Coordination, Innovation, Celebration

The negative impact of poverty on a child’s education

Poverty is a global issue, so it can be a development issue in the least developed countries and developing countries. Poverty, in general is scarcity, dearth or the condition of one who lacks a certain amount of material possessions or money. It is a multi-faceted concept, which entails social, economic, and political elements. According to the latest study conducted by Asian Development Bank, in Nepal 25.2% of the population lives below the national poverty line. Over the past decades, unfortunately, the economic gap has widened between Nepalese families. Educational outcomes are always influenced by family incomes. Despite the existence of the organizations working for poverty alleviation in Nepal, poverty has remained a stubborn fact of life. The Ministry of Co-operatives and Poverty Alleviation was established on 18 May 2012 by Nepal Government with a vision to prioritize co-operative sector and poverty alleviation, foreseeing the growth of cooperative sector in the nation, citizens’ curiosity and the world co-operative movement.

It is evident that socioeconomic disadvantage has a negative impact on the life outcomes of many Nepalese children. There are countless areas influenced by poverty. This write-up just lays emphasis on the impact of poverty on a child’s educational outcomes. Children from low-income family backgrounds often start school already behind their age-mates who come from more affluent families. School readiness reflects an individual child’s ability to excel at both academics and social life in a school environment. For holistic development of a child, physical well-being and appropriate motor development, emotional health and a positive approach to new experiences, age, appropriate social knowledge and cognitive skills are a must. It is proved that poverty decreases a child’s readiness for school through aspects of health, family life, schooling and neighborhoods.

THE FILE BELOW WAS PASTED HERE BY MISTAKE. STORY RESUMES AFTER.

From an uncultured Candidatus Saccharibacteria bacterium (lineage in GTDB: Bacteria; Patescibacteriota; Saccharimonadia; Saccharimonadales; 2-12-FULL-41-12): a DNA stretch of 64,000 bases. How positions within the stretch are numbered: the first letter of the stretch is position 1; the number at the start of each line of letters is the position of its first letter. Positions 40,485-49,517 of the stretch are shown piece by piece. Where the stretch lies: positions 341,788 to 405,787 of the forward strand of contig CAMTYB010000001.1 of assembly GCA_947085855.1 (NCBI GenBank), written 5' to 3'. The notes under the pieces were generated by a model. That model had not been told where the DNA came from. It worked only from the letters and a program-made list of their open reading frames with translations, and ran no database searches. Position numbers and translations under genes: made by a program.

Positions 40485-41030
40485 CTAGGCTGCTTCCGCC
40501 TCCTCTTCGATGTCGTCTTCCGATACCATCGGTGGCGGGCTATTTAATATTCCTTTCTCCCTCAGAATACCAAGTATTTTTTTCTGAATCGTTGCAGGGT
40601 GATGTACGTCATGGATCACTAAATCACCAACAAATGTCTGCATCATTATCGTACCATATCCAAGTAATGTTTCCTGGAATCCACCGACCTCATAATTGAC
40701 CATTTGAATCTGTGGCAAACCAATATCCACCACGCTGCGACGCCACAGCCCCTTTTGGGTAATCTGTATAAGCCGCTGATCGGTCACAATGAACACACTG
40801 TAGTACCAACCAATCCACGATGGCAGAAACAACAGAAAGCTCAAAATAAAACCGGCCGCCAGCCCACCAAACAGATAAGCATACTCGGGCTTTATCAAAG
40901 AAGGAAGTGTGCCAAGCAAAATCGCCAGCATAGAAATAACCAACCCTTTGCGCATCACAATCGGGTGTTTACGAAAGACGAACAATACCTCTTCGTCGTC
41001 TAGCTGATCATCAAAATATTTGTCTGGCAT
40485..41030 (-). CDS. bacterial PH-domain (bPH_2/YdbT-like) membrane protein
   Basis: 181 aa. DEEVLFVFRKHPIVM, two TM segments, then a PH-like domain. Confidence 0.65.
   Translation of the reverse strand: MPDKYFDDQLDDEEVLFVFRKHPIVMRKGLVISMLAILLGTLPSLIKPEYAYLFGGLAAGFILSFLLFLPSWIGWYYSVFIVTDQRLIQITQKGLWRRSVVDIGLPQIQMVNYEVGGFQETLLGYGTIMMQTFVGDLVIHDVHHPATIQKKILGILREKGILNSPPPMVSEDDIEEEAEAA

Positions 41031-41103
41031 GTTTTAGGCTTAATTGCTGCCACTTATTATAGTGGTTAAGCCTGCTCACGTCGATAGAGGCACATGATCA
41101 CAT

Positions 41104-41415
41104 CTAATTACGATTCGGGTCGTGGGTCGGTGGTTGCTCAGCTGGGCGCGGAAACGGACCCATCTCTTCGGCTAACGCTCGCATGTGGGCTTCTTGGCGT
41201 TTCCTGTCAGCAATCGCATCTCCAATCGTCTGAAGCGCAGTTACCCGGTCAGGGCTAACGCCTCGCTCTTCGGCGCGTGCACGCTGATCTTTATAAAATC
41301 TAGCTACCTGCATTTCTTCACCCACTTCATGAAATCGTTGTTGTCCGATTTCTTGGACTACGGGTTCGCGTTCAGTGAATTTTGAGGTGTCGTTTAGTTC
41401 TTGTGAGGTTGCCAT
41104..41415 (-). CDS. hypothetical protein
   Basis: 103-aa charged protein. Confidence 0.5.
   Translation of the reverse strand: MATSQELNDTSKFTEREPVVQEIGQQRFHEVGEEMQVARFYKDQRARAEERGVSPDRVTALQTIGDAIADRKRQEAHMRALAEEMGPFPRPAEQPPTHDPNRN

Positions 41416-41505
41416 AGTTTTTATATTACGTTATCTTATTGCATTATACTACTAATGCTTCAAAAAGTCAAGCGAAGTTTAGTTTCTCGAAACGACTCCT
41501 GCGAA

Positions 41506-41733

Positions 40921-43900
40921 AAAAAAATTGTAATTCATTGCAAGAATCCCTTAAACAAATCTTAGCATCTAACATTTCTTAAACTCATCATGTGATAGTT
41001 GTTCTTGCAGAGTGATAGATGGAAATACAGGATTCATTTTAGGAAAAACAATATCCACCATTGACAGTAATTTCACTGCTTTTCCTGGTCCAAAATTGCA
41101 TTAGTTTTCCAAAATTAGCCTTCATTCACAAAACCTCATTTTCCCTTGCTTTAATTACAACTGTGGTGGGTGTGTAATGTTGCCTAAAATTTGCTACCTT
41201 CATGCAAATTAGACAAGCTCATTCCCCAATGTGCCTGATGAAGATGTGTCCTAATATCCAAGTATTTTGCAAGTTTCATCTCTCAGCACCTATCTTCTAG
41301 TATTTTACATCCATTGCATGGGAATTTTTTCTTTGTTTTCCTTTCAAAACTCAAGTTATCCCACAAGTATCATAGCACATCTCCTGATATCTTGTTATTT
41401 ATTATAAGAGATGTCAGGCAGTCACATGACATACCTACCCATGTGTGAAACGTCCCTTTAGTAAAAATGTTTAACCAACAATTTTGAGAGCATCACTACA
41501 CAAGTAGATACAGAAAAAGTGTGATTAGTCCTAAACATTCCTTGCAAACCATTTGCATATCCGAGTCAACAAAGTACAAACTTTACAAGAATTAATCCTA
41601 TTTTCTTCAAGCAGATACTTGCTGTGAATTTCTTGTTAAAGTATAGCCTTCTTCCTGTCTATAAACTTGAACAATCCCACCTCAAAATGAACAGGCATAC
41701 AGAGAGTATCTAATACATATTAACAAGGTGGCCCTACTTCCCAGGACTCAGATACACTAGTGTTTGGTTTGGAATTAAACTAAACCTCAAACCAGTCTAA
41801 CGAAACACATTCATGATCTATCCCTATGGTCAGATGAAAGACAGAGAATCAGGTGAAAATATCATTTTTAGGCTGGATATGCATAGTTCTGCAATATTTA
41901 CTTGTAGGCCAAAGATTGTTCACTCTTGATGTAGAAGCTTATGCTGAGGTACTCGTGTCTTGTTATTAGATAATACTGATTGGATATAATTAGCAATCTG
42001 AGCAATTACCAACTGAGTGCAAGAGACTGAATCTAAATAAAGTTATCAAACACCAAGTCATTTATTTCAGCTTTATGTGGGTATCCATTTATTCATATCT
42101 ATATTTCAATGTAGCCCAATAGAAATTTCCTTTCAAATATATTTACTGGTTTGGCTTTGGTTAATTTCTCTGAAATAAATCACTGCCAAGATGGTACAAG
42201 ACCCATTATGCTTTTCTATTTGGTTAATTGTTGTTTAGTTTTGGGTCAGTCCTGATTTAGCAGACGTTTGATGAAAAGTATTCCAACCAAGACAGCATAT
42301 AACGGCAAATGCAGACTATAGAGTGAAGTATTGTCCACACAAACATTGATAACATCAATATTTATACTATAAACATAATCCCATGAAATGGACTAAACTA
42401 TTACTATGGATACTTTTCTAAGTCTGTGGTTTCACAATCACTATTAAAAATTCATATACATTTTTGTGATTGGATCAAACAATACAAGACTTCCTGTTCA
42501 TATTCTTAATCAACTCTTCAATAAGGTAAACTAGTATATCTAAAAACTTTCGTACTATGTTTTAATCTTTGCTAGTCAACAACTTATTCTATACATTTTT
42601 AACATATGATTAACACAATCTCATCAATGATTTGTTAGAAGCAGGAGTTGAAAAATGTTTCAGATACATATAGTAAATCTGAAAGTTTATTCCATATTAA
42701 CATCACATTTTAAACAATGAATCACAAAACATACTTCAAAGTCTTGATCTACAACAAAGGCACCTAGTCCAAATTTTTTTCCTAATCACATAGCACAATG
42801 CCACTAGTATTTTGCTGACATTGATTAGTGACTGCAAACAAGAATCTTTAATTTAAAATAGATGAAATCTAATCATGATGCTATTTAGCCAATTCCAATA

A child’s home has a particularly strong impact on school readiness. Children from low income families often don’t get motivated and show willingness to learn the social skills required to prepare them for school. The children who are raised in poverty-stricken family usually lack parental care, inspiration, and supervision. A report by Thomas concluded that children from lower income score significantly lower on measures of vocabulary and communication skills, knowledge of numbers, copying and symbol use, ability to concentrate and cooperatively play with other children than those who come from higher income families. Moreover, study by the Institute of Research and Public Policy (Montreal, Quebec) showed that differences between students from low and high economic neighbourhoods were evident by grade 3; children from low socioeconomic neighbourhoods were less likely to pass a grade 3 standard test.

 In Nepal, poor schoolchildren are forced to go to work do the worst jobs or risky jobs to support their family financially. They don’t go to school regularly; as a result, their academic performance is obviously declined. On the one hand, they miss lessons at school, and on the other hand, they aren’t able to afford to pay tuition fees of extra classes. When they are present at school, they are unlikely to be attentive due to their tired body as well as hopeless mindset. They are to rather think that their future is bleak. They are filled with pessimism. They feel inferior complexity.